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Hunters in the Snow by Pieter Breughel. Breughel captured the long winters of the Little Ice Age in this 1565 painting.
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Caspar Ammann

The Little Ice Age

From about 1250 to 1850 temperatures were a bit colder than usual in most parts of the world. This time is called the Little Ice Age.

During the Little Ice Age, the average temperature of the planet was about a degree Celsius cooler than it is today (thatís 2-3 degrees Fahrenheit). Scientists think that the planet was cooler because there was less solar activity and more erupting volcanoes. The Little Ice Age was not a true ice age because it did not get cold enough for long enough to cause ice sheets to grow larger. The cooling likely affected areas around the world but we have the most records of how it changed daily life from Europe. Listed below were some of the things we know happened during the Little Ice Age.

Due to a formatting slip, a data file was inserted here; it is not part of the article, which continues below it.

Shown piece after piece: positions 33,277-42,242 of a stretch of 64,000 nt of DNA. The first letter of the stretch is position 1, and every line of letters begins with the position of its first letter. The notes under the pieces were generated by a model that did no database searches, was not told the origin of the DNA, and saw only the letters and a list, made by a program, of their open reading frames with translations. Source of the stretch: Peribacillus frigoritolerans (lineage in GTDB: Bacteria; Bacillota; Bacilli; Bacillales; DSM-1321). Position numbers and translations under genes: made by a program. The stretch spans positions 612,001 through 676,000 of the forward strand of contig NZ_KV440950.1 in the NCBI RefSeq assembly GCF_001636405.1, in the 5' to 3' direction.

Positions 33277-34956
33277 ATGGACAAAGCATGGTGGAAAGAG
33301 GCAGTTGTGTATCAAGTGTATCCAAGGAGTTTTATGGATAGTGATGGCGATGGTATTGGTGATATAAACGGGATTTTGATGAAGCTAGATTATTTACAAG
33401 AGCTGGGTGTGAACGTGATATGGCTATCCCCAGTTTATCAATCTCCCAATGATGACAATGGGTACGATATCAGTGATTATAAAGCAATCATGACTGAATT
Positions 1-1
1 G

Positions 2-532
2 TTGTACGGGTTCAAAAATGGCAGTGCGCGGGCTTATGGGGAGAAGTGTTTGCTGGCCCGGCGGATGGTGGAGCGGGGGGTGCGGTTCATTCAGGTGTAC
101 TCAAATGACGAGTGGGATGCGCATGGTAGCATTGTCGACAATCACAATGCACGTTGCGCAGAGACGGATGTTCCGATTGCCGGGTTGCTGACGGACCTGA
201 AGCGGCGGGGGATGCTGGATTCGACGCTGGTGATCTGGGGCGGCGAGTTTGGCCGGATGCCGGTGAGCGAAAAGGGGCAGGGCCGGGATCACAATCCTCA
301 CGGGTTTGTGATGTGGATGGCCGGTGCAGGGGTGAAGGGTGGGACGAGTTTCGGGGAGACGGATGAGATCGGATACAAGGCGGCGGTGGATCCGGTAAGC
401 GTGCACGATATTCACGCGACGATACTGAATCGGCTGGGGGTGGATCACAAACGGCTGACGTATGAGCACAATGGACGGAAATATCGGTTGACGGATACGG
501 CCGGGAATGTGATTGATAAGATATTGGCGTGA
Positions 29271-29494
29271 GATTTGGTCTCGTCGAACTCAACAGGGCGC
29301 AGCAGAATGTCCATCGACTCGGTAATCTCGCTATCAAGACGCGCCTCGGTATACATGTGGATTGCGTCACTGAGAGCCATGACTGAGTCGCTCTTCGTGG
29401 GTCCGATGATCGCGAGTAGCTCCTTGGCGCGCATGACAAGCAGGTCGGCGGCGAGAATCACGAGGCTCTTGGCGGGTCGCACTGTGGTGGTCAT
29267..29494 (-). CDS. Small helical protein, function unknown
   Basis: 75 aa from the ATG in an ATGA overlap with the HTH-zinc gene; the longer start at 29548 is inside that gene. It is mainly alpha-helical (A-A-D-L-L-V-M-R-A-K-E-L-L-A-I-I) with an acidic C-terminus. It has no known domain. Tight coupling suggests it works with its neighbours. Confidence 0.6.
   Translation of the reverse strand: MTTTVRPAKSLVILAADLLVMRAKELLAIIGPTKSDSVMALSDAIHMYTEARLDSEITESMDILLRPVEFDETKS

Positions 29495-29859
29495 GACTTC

• Fur trappers reported that southern Hudson Bay remained frozen for about 3 weeks longer each spring.
  • Fishermen reported large amounts of sea ice floating in the North Atlantic.
  • British people saw Eskimos paddling canoes off the coast of England.
  • Alpine (mountain) glaciers grew larger.
  • Winters were longer and growing seasons shorter according to tree ring data and records of cherry tree flowering.
  • Wet weather caused disease that affected people, animals and crops including the plague. The plague is also called the Black Death. It was a disease that killed more than a third of Europeans.
  • Because farmers couldnít grow food, people went hungry in areas of northern and Eastern Europe. Unlike today, there was no way to transport food from far away.
Last modified June 20, 2008 by Lisa Gardiner.

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